Jon Brooks, with Fred Gillen, Jr.
- Common Ground Coffeehouse at the First Unitarian Society of Westchester, Hastings-on-Hudson NY
“Andy Statman, clarinet and mandolin virtuoso, is an American visionary” — The New Yorker
” … One of the most important Jewish creative artists
of the postwar era.” — The Jerusalem Post
Bill Monroe and John Coltrane poured into one person. .. He plays all those just great crazy jazz kind of licks, but with the heart and fire of Bill Monroe … I don’t know anyone else that approaches the mandolin the way he does.” —Ricky Skaggs, NPR
Had there been a planetarium in 19th century Galicia, or a kosher deli in Depression-era Kentucky, Andy Statman’s music might have been playing in the background. Meandering through time, geography and culture, the man and his inimitable hybrid sound move freely among the before, the after, and the present.
Andy Statman, one of his generation’s premier mandolinists and clarinetists, thinks of his compositions and performances as “spontaneous American-roots music and personal, prayerful hasidic music, by way of avant-garde jazz.” This modest man takes for granted that a performer might embody several worlds in his art, and seems humbled by the fact that his music, like his story, is extraordinary.
It’s a story Andy Statman rewrites with his trio every time they perform: “We’re creating an experience between the audience and us,” with their unconstrained meditations on hasidic music and groove-driven explorations of American-roots music. Statman’s long-time collaborators are bassist Jim Whitney and percussionist Larry Eagle. “At a certain point,”says Statman, “we’re just talking, just having a three-way conversation.” This “conversation” changes each time they take the stage, with no melody sounding quite the same as it did before. A totally un-self conscious performer, Andy Statman leaves audiences elated and at times mystified, having experienced a musical performance unlike any other.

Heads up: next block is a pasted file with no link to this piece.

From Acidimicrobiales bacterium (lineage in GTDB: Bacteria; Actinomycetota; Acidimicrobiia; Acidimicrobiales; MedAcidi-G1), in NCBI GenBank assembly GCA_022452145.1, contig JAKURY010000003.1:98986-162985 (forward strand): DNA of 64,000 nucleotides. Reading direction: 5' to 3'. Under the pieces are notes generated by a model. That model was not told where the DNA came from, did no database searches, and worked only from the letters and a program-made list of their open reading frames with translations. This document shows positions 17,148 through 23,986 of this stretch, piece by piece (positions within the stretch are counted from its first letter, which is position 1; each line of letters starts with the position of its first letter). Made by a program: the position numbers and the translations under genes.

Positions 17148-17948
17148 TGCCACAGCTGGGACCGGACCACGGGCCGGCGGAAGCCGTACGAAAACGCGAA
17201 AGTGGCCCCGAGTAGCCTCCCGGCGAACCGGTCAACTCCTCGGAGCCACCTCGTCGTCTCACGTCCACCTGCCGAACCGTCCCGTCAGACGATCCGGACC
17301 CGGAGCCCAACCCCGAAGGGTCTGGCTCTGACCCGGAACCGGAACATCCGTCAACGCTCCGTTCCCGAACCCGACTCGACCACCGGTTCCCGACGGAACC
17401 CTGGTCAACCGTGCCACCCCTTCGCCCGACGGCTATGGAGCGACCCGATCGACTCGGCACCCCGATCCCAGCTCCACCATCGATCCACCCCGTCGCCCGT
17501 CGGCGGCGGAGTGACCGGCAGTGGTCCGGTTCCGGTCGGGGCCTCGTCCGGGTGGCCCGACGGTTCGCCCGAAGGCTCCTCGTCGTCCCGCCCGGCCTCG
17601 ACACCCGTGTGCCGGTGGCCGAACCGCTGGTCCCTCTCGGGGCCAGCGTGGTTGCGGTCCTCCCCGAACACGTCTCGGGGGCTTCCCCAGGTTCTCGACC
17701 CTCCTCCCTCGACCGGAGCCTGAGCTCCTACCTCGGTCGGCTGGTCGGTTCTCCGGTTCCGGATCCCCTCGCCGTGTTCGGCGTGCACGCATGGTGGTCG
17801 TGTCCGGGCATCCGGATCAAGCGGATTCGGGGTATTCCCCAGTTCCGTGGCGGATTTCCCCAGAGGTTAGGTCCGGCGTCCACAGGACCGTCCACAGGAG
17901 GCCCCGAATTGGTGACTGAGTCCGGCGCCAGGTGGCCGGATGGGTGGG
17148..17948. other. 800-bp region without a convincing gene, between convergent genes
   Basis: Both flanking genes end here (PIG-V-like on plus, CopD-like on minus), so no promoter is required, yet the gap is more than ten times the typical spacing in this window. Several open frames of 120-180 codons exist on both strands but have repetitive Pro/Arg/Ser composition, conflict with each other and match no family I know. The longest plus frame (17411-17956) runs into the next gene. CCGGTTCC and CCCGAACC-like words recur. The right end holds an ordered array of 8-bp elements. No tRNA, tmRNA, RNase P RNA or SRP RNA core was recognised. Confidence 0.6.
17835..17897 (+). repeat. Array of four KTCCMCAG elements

In addition to the Andy Statman Trio, Jim Whitney appears in many musical worlds as a bassist. He is an original member of the jazz-bluegrass fusion group The Wayfaring Strangers, and has performed with such acting stars as Meryl Streep, John Goodman and Philip Seymour Hoffman as a member of the group Parabola, under the direction of composer/conductor Carter Burwell. He has appeared with jazz notables Anthony Braxton, Bill Frisell and Alan Dawson, and has worked with bluegrass luminaries Richard Greene, Tim O’Brien, David Grisman and Darol Anger. Also a proficient electric bass player, he appears in the country-rock group Miller’s Farm, and is a member of singer/pianist Debbie Deane’s soul and groove trio. Jim has toured extensively, having performed in Europe, Japan, Singapore, Israel, Central America, New Zealand, Canada, and much of the U.S.
Drummer and percussionist Larry Eagle keeps his musical portfolio diversified. He’s a founding member of Bruce Springsteen’s Sessions Band (which won a Grammy for traditional folk music), and played on R&B/Soul artist John Legend’s Grammy-winning second album. He’s played on a Blues Grammy nominee (with Odetta), a Country & Western Grammy nominee (with Andy) and recorded albums with bluegrass superstar Ricky Skaggs and powerful jazz/soul singer Lizz Wright. Larry has performed on The Tonight Show, Late Night with Conan O’Brien, Good Morning America, PBS, the BBC and an ice-breaking Baltic Sea ferry out of Naantali, Finland.
Common Ground Community Concerts is a grassroots music production and event planning organization based in Westchester County NY. For the past 13 years, Common Ground has produced its flagship Common Ground Coffeehouse series, sponsored by (and hosted by) The First Unitarian Society of Westchester, in Hastings-on-Hudson NY.